Hiring long-term caregivers starts by asking the right interview questions. Upgrade your questions to better identify your best candidates.
If you’ve ever hired an applicant who seemed like the perfect fit for your agency in the interview but performed poorly on the job—your interview questions need an upgrade.
In fact, your agency’s reputation, employee satisfaction, and quality of care all depend on the questions you use to vet your candidates.
Your questions should form an inverted pyramid, starting with broader general questions and building towards more specific questions. This formula will give you an idea of the candidate’s personality while understanding their skill set, experience, and reactions to various situations.
Ensure there are no surprises once you extend the job offer. Get the full picture of your prospective caregivers by choosing a few questions from each category:
General questions to reveal character and compatibility
Questions about past experience to determine starting point
Skill-based questions to assess role competency
Hypothetical scenarios to test thought process
Questions to help you understand their needs as an employee
General Questions to Reveal Character and Compatibility
These general questions will help you uncover your candidate’s personality, character, and compatibility with your agency as you get to know them on a personal level.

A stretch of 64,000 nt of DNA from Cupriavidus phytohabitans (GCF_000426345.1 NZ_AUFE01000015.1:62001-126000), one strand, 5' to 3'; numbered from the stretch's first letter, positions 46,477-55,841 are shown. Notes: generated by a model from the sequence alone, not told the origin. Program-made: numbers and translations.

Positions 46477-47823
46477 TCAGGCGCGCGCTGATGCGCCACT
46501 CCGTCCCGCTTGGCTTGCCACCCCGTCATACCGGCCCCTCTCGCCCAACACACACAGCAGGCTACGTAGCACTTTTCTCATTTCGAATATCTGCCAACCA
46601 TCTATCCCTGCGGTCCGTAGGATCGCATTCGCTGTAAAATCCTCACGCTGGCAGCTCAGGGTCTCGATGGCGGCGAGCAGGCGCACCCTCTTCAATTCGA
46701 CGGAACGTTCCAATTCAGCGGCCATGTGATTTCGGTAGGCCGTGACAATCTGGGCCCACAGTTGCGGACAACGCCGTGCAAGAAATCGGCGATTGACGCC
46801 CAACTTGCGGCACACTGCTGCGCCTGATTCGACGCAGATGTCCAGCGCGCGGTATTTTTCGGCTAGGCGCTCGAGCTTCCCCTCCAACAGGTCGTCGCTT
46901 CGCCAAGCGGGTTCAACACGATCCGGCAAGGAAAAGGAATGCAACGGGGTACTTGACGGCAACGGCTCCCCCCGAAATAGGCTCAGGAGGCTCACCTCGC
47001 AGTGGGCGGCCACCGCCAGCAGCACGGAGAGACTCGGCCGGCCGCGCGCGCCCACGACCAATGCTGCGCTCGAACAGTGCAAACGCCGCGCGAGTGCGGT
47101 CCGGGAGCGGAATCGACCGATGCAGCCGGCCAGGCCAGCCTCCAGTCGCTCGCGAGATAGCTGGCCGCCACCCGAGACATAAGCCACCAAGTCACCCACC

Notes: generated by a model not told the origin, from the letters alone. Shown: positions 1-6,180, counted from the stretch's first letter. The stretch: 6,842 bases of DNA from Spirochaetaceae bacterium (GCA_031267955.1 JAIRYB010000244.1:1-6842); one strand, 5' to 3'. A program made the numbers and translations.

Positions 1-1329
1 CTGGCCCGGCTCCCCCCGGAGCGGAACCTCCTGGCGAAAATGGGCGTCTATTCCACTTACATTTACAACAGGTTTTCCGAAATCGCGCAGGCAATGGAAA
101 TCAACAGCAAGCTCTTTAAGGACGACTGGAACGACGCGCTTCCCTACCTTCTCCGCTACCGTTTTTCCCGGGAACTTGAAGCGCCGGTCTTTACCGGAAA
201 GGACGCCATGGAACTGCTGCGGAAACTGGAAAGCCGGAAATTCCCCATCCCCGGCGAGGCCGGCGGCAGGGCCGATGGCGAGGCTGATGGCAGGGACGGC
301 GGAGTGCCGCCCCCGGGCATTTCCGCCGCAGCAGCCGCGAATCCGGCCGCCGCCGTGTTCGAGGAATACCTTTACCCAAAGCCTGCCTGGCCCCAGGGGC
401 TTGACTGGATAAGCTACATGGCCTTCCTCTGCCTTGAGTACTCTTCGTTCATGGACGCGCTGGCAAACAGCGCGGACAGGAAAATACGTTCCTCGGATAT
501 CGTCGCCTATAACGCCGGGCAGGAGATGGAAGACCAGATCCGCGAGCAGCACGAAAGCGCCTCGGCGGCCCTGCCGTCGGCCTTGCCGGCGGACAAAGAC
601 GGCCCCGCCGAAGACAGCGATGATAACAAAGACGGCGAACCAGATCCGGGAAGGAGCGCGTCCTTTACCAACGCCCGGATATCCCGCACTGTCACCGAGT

1. In your opinion, tell me what makes a good caregiver and why you think you’d be the right fit.
2. What made you choose to apply to be a caregiver?
3. What made you apply to work at this agency?
4. Tell me what makes you most excited about working with seniors.
5. Tell me about a personal or work-related goal you have and what you are doing to accomplish it.
6. Share with me a time when you displayed [one of your company’s core values].
7. What aspects of the job do you find most likely to wear you down or discourage you?
8. Tell me about the best day at work you’ve ever had and what made it so good.
9. What do you do to motivate yourself to work during hard times?
10. What is your proudest achievement outside of work?
11. What do you hope to accomplish in this job?
12. What three words would you want your epitaph to say?
13. What would your autobiography be called?
14. Do you set personal goals for yourself when beginning a new job, and if so, can you tell me about some past goals you’ve set at work and how they went?
15. What is the biggest challenge you face while working as a caregiver [or what do you think it will be], and what have you done/are you going to do to handle it?
16. What’s the most interesting thing about you that we don’t already know from your résumé?
17. What personal values are most important to you?
18. What do you view as your greatest flaw as an employee, and what are you doing to improve this?
19. What personality trait of yours do you think makes you most valuable to employers?
20. If you could choose an animal that represents you as an employee, what animal would it be and why?
21. What are your career goals, and how do you think we can help you achieve them?
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Questions About Past Experience to Determine Starting Point
Get an idea of the type of training your candidate will need to succeed in their role by learning about their caregiving background. These questions should be tailored to each candidate’s experience. Keep in mind that, while experience in pre- or post-acute care is useful, you can always train inexperienced candidates who possess the skills you can’t teach, such as a willing attitude, empathy for others, and self-motivation.
Applies only to candidates with experience in the pre- or post-acute industry:
22. Tell me about your level of experience working with seniors so far.